1982 - 1986: Associate Professor of Psychiatry, Maryland Psychiatric ResearchCenter
1986 - : Professor of Psychiatry, Maryland Psychiatric ResearchCenter
1986 - : Professor of Pharmacology, University of MarylandSchool of Medicine
2000 - : Professor of Pediatrics, University of MarylandSchool of Medicine
2009- : Adjunct Professor (elected), Department of Physiology and Pharmacology, Karolinska Institute, Stockholm, Sweden
Friedrich Merz Professor, University of Frankfurt, Germany (1993)
Merck Neuroscience Lecturer, British Pharmacological Society (1994)
Faculty Researcher of the Year, University of Maryland (1997)
4th Hillarp Lecture, Society for Neuroscience (1998)
Visiting Professor, University of Perugia, Italy (2000, 2007)
Dezsö Miskolczy Memorial Lecturer, University of Szeged, Hungary (2001)
ASPET Epilepsy Research Award (2007)
University System of Maryland Regents’ Faculty Award (2007)
Musajo Medal – International Tryptophan Society (2015)
Karolinska Institute, Stockholm, Sweden
1. "Platelets, Glutamate and Huntington's Disease": 11/1/79 - 12/31/80; The Wills Foundation; $15,000.
2. "Kainic Acid and Striatal Dopamine Turnover": 01/01/80 - 12/31/80; NIMH small grant; $10,638.
3. "Properties of Synthetic and Degradative Enzymes for Glutamate in HD": 7/1/80 - 12/31/81; The Wills Foundation; $15,000.
4. "Neuroexcitatory Amino Acid Mechanisms in vivo and in vitro": 1/1/81 - 12/31/83; NINCDS grant; $149,550.
5. "Kainic Acid, Hippocampus and Temporal Lobe Epilepsy": 8/1/81 - 7/31/84; NINCDS grant; $137,515.
6. "GMl and Hippocampal Lesions": 8/1/82 - 7/31/85; FIDIA Research Laboratories; $31,330.
7. "Excitotoxic Amino Acids: Antagonism in vivo and in vitro": 2/1/83 - 1/31/85; NATO grant for international collaboration in research; $10,400.
8. "Synthesis of (-)2-Amino-7-Phosphonoheptanoic Acid": 4/1/83 - 6/30/83; Committee to Combat Huntington's Disease; $5,000.
9. "Neuroexcitatory Amino Acid Mechanisms in vivo and in vitro": 1/1/84 - 12/31/86; NINCDS grant; $265,450.
10. "Quinolinic Acid and Seizure Disorders" 8/1/84 - 7/31/87; NINCDS grant; $209,417.
11. "Quinolinic Acid and Parkinson's Disease": 7/1/85 - 6/30/86; American Parkinson Disease Association; $20,000.
12. "Quinolinic Acid and Parkinson's Disease/II": 7/1/86 - 6/30/87; American Parkinson Disease Association: $20,000.
13. "Neuroexcitatory Amino Acid Mechanisms in vivo and in vitro": 1/1/87 - 12/31/89; NINCDS grant; $504,613.
14. "Quinolinic Acid and Seizure Disorders": 8/1/87 - 7/31/90; NINCDS grant; $335,643.
15. "NeuroscienceCenter for Research in Schizophrenia" (W.T. Carpenter, P.I.); subproject "Neuroleptic Treatment and Brain Kynurenines": 3/1/89 - 2/28/94; NIMH grant; $220,000.
16. "Quinolinic Acid and Seizure Disorders": 9/24/90 - 9/23/93; NINDS grant; $601,502.
17. "Neuroexcitatory Amino Acid Mechanisms in vivo and in vitro": 1/1/90 - 12/31/94; NINDS grant; $1,187,086.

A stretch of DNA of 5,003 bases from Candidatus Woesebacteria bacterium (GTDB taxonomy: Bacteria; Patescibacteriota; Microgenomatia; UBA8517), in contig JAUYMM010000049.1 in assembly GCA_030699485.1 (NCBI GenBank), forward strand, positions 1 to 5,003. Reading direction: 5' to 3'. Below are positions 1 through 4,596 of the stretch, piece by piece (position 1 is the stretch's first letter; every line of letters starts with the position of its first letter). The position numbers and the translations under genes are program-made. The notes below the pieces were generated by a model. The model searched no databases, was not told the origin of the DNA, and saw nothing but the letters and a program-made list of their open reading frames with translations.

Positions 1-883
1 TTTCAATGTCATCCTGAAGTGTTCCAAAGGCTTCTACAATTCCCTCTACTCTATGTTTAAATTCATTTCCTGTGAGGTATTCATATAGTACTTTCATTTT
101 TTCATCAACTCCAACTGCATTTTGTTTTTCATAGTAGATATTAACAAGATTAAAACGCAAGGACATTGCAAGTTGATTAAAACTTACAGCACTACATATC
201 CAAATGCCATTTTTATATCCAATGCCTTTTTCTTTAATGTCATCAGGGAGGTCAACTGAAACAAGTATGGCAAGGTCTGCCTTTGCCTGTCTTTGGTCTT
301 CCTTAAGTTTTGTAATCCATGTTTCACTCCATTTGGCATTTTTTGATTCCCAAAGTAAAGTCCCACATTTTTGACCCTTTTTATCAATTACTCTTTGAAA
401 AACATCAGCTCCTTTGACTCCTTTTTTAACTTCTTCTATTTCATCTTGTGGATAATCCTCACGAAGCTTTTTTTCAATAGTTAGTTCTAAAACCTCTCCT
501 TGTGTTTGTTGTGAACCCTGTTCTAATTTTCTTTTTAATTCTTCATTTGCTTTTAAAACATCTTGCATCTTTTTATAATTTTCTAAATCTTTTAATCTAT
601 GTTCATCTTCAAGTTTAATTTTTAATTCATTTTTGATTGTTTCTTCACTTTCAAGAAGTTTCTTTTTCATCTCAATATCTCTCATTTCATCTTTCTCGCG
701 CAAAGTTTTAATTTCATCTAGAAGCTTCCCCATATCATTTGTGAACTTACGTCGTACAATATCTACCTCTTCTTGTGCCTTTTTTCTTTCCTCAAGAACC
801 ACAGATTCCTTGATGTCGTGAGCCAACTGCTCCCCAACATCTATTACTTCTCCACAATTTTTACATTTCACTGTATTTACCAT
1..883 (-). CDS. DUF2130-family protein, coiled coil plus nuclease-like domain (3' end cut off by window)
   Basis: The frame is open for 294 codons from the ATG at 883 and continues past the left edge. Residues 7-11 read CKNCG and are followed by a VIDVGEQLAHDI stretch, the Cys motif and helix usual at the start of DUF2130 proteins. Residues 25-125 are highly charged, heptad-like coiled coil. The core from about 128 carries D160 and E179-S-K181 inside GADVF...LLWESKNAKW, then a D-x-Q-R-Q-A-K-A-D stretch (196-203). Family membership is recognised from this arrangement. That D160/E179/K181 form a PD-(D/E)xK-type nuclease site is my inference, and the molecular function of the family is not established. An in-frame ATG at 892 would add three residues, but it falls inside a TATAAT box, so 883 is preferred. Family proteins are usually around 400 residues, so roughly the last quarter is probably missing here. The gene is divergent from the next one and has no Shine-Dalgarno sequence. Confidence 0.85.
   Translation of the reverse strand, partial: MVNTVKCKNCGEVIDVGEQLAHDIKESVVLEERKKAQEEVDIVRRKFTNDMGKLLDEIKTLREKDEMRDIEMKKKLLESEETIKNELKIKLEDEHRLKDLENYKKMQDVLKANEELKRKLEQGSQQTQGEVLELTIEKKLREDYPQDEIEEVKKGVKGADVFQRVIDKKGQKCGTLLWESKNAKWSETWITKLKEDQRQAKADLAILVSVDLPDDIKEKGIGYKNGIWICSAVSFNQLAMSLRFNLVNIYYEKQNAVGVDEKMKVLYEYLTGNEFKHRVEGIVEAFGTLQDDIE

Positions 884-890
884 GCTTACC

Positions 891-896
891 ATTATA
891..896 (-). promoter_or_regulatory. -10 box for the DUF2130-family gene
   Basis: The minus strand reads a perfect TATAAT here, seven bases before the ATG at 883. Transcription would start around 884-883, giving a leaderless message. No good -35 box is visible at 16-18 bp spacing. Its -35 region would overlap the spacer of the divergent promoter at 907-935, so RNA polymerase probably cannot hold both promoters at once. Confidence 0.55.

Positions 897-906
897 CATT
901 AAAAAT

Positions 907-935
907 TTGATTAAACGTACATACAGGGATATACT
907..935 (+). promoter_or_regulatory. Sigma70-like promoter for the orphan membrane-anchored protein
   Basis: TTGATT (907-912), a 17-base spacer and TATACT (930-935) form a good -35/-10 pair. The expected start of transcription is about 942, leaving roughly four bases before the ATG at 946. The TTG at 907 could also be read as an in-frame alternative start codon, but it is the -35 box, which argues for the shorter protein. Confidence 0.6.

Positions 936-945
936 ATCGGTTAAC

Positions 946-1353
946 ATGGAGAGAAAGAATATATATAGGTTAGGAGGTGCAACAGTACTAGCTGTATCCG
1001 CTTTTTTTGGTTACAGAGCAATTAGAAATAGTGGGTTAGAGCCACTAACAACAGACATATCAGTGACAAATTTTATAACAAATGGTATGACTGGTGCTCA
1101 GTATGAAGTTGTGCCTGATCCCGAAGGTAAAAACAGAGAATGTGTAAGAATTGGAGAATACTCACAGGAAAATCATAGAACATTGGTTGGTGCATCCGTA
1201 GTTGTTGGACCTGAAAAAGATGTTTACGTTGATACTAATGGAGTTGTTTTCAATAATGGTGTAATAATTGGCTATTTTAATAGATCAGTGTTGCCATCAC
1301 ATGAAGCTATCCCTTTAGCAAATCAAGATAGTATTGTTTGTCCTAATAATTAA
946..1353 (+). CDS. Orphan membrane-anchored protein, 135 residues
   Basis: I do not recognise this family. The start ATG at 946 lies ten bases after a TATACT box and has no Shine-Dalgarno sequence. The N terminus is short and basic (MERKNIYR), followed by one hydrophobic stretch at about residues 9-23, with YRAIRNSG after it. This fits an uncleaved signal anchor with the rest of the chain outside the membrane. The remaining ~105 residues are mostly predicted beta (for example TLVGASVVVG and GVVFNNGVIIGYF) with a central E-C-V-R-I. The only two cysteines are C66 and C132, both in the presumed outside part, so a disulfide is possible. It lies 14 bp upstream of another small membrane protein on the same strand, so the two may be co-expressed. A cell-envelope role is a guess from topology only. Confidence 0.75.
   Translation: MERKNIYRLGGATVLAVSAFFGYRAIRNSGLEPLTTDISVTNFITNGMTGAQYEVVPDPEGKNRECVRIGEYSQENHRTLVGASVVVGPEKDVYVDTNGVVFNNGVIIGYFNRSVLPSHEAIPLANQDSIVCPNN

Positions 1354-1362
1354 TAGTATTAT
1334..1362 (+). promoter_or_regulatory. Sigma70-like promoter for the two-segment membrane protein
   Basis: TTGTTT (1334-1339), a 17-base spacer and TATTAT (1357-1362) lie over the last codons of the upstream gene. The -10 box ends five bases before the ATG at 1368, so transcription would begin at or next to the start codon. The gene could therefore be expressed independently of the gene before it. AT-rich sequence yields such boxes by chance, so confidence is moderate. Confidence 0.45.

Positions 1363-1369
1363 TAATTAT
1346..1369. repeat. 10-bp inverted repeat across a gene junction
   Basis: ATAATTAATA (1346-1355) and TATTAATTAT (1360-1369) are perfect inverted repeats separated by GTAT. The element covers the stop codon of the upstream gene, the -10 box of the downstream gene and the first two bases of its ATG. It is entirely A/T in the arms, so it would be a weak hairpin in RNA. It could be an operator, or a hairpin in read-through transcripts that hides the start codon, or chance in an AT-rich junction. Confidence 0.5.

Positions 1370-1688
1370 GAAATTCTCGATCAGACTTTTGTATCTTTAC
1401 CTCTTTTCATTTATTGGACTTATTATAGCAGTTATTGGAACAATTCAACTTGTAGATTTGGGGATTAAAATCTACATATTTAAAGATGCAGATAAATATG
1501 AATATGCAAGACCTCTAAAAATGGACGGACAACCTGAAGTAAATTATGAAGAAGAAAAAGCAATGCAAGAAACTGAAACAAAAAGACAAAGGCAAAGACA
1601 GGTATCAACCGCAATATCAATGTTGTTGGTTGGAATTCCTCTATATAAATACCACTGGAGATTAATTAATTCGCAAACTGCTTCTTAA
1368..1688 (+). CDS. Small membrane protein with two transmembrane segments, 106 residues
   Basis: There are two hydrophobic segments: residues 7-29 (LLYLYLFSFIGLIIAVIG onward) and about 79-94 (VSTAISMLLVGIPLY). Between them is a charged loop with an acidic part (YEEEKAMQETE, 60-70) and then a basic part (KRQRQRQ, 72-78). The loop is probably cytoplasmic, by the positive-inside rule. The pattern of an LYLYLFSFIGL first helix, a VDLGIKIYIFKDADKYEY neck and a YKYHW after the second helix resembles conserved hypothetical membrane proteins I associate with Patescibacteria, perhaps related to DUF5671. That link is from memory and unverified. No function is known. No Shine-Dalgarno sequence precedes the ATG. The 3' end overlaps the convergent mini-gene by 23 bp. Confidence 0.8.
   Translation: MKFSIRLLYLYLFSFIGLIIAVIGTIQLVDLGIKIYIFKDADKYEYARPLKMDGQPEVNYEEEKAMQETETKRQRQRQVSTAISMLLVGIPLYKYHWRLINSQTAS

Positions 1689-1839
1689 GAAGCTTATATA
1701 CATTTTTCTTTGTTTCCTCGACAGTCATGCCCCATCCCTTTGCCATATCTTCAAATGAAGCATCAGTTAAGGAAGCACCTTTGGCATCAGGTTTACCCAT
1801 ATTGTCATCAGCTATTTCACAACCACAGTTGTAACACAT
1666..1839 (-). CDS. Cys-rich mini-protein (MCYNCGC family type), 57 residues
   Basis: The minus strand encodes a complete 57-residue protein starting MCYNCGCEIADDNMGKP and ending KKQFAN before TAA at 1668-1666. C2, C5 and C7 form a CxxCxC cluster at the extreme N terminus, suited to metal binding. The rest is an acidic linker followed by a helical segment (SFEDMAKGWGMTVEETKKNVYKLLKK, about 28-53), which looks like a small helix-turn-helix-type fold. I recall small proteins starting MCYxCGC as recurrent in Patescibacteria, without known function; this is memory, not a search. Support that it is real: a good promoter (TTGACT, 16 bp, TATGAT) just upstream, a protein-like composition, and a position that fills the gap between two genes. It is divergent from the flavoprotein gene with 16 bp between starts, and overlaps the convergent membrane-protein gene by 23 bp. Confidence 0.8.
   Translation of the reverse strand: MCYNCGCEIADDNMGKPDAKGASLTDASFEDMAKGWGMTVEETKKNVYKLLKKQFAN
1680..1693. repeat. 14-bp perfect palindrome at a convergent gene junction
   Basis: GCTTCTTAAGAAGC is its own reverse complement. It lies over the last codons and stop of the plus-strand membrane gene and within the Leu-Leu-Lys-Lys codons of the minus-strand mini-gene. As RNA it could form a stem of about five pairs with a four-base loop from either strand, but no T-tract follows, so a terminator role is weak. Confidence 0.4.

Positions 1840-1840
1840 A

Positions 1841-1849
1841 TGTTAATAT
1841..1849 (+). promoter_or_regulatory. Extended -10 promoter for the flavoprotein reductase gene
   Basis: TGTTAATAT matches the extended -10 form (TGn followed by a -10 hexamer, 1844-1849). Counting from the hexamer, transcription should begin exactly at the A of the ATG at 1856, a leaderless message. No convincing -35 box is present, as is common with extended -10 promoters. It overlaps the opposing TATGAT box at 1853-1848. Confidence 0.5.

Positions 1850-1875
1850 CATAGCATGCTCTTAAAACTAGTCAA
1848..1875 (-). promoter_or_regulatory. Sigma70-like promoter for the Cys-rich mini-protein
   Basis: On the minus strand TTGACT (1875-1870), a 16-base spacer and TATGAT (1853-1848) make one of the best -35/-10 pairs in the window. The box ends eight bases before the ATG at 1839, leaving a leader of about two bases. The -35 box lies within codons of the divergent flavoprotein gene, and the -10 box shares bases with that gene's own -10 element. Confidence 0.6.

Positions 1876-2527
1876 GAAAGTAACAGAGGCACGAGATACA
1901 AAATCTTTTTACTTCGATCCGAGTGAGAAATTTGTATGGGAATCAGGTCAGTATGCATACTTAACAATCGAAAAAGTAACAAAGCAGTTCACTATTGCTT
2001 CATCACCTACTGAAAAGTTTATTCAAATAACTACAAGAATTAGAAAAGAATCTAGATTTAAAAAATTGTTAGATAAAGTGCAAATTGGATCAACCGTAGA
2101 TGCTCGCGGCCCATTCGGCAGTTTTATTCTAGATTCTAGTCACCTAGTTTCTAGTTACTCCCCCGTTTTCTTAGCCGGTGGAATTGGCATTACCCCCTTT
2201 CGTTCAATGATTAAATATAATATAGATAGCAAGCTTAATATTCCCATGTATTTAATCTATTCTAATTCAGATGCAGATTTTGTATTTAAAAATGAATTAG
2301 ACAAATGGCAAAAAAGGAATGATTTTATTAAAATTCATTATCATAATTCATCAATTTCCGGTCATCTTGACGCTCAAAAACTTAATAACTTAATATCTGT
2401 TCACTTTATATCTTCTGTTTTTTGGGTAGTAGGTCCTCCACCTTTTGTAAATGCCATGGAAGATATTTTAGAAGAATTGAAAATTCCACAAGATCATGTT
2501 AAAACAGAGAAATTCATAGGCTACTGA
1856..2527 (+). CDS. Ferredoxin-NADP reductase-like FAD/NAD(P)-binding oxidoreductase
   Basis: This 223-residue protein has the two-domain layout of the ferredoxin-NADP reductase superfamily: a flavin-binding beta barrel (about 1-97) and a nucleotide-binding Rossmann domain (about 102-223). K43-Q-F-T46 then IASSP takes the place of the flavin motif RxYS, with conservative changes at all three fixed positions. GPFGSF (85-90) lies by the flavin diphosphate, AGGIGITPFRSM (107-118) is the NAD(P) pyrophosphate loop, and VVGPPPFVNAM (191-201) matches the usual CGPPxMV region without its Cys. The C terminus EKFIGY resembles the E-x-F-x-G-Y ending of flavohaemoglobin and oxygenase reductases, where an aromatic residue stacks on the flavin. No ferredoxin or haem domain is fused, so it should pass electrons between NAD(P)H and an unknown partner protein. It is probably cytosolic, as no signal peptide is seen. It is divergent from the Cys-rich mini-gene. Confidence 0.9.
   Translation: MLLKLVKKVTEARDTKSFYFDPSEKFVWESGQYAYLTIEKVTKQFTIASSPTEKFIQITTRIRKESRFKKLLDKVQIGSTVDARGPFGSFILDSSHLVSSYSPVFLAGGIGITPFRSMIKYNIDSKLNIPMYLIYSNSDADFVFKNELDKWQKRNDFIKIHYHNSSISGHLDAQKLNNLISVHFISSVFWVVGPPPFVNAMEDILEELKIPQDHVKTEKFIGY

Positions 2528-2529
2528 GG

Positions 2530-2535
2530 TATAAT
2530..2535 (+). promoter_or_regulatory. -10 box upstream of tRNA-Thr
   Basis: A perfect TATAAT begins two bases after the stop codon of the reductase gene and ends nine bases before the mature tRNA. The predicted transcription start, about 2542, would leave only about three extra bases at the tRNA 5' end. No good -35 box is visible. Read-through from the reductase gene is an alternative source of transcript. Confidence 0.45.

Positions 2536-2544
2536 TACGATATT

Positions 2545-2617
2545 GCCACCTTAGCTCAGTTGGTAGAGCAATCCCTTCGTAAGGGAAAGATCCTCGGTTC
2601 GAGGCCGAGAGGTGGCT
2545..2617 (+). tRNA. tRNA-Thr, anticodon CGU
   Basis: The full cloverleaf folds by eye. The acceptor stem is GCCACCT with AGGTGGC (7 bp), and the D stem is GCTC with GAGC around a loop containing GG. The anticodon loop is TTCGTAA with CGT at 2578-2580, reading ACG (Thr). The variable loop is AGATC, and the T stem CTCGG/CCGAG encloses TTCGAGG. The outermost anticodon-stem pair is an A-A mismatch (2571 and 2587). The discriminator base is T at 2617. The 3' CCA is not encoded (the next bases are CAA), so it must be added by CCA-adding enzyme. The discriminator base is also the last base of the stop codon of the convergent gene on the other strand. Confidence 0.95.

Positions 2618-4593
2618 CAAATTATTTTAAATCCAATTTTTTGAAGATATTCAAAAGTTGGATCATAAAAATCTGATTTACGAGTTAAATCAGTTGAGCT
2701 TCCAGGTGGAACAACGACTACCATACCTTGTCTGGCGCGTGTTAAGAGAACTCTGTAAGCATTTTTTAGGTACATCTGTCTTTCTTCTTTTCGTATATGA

18. "Neuroactive Kynurenines": 1/1/92 - 12/31/94; Pharmacia/Farmitalia (Milano); $304,500.
19. "Quinolinate Synthesis Inhibitors": 1/1/91 - 12/31/94; ASTRA ArcusAB (Södertälje); $114,333.
20. "Neuroactive Kynurenines": 1/1/95 - 12/31/95; Pharmacia (Milano); $150,000.
21. "Neuroactive Kynurenines": 1/1/96 - 12/31/96; Pharmacia (Milano); $150,000.
22. "Kynurenines, Glia and Epilepsy": 4/1/94 - 1/31/98; NINDS grant; $926,068.
23. "Neuroactive Kynurenines": 1/1/97 - 12/31/97; Pharmacia & Upjohn (Milano); $150,000.
24. "Neuroexcitatory Amino Acid Mechanisms in vivo and in vitro": 1/1/95 - 12/31/99; NINDS grant; $1,069,605.
25. "Kynurenines, Glia and Epilepsy": 2/1/98 - 1/31/03; NINDS grant; $1,027,158.
26. "Metabolic and Developmental Aspects of Mental Retardation" (H.R. Zielke, P.I.); subproject "Kynurenic Acid Formation & Function During Development": 5/1/98 - 4/30/03; NICHD grant; $513,665.
27. “Kynurenic Acid, Nicotine and Schizophrenia”: 5/1/02 - 4/30/03; NARSAD Distinguished Investigator grant; $99,746.
28. “The Role of Kynurenic Acid in Development”: 5/1/01 - 7/1/03; NRSA grant; $50,933.
29. “Kynurenine 3-hydroxylase as a Target for Drug Development”: 11/1/01 - 10/31/03; Newron (Milano); $170,000.
30. “Quinolinic Acid in HD Mouse models”: 4/1/04 – 9/30/04; HighQ-Hereditary Disease Foundation; $67,500.
31. “Chronic Interventions to Influence Brain Kynurenine Pathway Metabolism in Mice”: 7/1/05-12/31/05; HighQ Foundation; $74,500.
32. “Kynurenic Acid Synthesis and Schizophrenia”: 7/1/05-3/31/08; Mitsubishi Pharma; $185,000.
33. “Nicotinic Receptor: Role in Hippocampal Synaptic Function” (E.X. Albuquerque, P.I.): 8/1/02-7/31/07; NINDS grant; $200,000.
34. "Kynurenines, Glia and Epilepsy”: 7/1/03 - 6/30/07; NINDS grant; $1,160,168.
35. “Imaging Tryptophan Metabolism in Children with Epilepsy” (D.C. Chugani, P.I.): 12/01/03-11/30/08; NINDS grant; $66,000.
36. "Metabolic and Developmental Aspects of Mental Retardation" (H.R. Zielke, P.I.); subproject "Kynurenic Acid Formation & Function During Development": 4/1/04-3/31/09; NICHD grant; $675,000.
37. “The Kynurenine Pathway in Huntington’s Disease”: 11/01/06-10/31/08; HighQ Foundation; $550,000.
38. “Kynurenine Pathway Metabolism: In Vivo Drug Effects”: 5/15/08-5/14/09; CHDI Inc.; $110,402.
39. “Kynurenic Acid Synthesis and Schizophrenia”: 9/1/08-8/31/09; Mitsubishi-Tanabe; $85,000.
40. “Kynurenine Pathway Enzymes in the Human Brain in Huntington’s Disease”: 9/1/09-8/31/10; CHDI Inc.; $175,853.
41. “Understanding Effects of Chronically Manipulated Brain Kynurenate Levels on Neural Systems”: 9/1/09-8/31/10; Mitsubishi-Tanabe; $95,000.
42. “Validation of KAT II as a Therapeutic Target for Schizophrenia”: 7/1/2010- 6/30/2012; Bristol-Myers-Squibb Innovation grant; $230,000.
43. “Understanding Effects of Neurochemical Consequences Caused by Systemic Manipulation of the Brain Kynurenine Pathway from Viewpoints of Psychiatric Symptoms”: 8/1/10-3/31/13; Mitsubishi-Tanabe; $275,000.
44. ”The Role of Microglia and the Kynurenine Pathway in Huntington’s Disease" (co-P.I. with P.J. Muchowski): 3/1/09-2/28/14; NINDS grant; $625,000.